The Primate Rescue Centre in Cuc Phuong National Park southwest of Hanoi is working on the conservation of endangered primate species and the protection of their habitat. They do this by forming stable populations in captivity and later returning them to the wild. It is home to more than 140 primates, including six endemic species. In recent years, hundreds of primates, langurs and gibbons have been rescued and released back into the wild. There is also a breeding program to maintain the populations of the endangered species. The centre is split into two parts. In the first, the animals are collected, fed and examined for diseases. In the other part, the animals are 'under control', as they prepare for a life back in their natural surroundings. Lastly, there is a separate shelter for the babies.
In 2011 we adopted two monkeys (langurs) and named them "Loem" (for Koning Aap) and "Pia" (for Shoestring). Up until 2015, our donations paid for food and drink for Loem and Pia and for the restoration of the terrain on which they live. In 2016, we received the bad news that Pia had fallen ill and died shortly thereafter. Following this sad event, our donation went to Nhat. Nhat was still a baby when to our horror, he died too. Work is going on to try to figure out which disease is to blame, in order to prevent other baby langurs suffering the same fate.
From 2018, Shoestring sponsor a new langur called Clara. She is four months old. Clara is growing fast and is increasingly looking like a mini douc langur. She still drinks from her mother, but from time to time, she also eats many leaves. The Rescue Centre is located in an area that is colder than where Clara and her family come from, which is why they are in an indoor area during the winter months.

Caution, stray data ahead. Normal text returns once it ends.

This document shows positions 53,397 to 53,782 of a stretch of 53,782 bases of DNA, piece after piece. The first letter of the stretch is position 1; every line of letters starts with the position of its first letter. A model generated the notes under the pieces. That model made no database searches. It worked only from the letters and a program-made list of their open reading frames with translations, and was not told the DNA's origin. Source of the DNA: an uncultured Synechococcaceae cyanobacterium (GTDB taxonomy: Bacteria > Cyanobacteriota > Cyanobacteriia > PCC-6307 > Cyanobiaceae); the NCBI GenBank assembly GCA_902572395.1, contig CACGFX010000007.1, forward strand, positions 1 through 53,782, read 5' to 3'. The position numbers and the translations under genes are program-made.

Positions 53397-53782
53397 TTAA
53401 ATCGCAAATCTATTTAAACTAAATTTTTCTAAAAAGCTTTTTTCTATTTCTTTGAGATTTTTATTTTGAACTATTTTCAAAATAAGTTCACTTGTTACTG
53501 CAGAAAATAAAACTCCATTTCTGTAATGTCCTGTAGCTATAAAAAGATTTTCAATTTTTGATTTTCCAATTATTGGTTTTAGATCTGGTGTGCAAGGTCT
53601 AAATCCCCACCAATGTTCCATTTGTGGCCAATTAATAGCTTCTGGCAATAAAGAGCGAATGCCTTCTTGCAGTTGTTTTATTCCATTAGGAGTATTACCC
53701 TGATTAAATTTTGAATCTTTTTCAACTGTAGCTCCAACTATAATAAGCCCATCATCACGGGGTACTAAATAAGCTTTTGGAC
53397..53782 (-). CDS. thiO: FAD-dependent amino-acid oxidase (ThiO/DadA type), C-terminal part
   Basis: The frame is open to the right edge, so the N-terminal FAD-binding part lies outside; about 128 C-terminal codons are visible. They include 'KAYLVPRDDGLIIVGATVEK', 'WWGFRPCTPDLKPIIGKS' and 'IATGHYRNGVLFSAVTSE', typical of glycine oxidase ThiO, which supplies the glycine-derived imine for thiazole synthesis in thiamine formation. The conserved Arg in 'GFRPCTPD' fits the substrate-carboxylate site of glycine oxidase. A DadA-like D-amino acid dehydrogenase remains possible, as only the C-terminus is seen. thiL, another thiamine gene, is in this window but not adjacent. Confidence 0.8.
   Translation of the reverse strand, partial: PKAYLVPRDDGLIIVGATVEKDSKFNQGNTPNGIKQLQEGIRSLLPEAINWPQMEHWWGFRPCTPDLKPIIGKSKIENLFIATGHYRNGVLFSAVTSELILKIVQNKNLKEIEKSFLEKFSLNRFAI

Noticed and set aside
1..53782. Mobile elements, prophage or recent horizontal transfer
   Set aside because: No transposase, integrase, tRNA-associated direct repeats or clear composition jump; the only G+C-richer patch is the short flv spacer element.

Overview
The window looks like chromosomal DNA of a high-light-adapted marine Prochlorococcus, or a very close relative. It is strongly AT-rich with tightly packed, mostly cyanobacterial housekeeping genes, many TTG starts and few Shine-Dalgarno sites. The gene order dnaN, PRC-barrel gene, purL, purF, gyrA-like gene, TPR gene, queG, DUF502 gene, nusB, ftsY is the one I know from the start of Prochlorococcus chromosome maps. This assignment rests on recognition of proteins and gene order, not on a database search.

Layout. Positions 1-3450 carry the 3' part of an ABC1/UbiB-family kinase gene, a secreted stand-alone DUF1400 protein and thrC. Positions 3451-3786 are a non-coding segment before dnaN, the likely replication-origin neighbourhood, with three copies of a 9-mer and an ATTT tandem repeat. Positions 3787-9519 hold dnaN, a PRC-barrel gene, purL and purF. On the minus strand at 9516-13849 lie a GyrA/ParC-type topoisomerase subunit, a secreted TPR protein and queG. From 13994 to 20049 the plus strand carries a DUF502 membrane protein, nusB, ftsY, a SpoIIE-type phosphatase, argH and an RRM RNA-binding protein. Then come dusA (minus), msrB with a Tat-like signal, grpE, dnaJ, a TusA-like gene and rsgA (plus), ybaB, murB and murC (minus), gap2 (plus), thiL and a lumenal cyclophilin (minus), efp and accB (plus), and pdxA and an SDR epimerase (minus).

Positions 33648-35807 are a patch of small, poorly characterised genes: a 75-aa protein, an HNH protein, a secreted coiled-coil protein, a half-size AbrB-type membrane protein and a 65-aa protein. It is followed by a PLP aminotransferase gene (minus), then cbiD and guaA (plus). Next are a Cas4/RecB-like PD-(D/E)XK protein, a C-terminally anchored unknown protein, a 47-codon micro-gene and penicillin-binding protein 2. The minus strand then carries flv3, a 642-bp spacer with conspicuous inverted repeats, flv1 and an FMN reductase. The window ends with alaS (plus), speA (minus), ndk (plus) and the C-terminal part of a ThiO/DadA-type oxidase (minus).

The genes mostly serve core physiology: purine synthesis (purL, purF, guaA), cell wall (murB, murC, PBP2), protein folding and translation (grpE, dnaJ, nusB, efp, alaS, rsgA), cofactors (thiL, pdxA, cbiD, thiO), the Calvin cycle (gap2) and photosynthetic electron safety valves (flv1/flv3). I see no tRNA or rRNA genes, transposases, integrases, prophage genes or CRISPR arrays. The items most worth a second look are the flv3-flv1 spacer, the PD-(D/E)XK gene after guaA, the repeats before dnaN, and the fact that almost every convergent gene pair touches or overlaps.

CLARA - Red-shanked douc langur
NB: the Red-shanked douc langur is one of the most beautiful monkeys in the world, but also one of the most endangered monkey species!
Loem meanwhile, lives half in nature, and half 'under control' in the centre. She learns to adapt to her natural setting very well, where she belongs. In addition, in 2016, she had a baby!
In 2017 Fritz, the male from the group of Loem and her family, died. No male is added to the group yet because it is not uncommon for Delacour’s males to kill the young of the old group leaders. The 3 youngsters in the group first have to mature. Loem is currently enjoying the 'half wild' together with her mother, sister and the little ones.
LOEM – Delacour’s Langur
YourWay2GO now also has it’s own gibbon! His name is Lucky, he was 7 years old when we adopted him and saved him from imprisonment in Hanoi 3 years ago.
Lucky is really changing into a typical male, Northern White-cheeked gibbon. It is impossible to take a good photo of him because he is so active. He is used to people because he grew up in captivity. He spends his days playing with his buddy Lo Lem, and hopes that the sun will shine again soon!
LUCKY - Northern White-cheeked gibbon
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Help this local project by donating via bank transfer. There are no extra costs for this donation, so your full donated amount will be spent on the project's needs.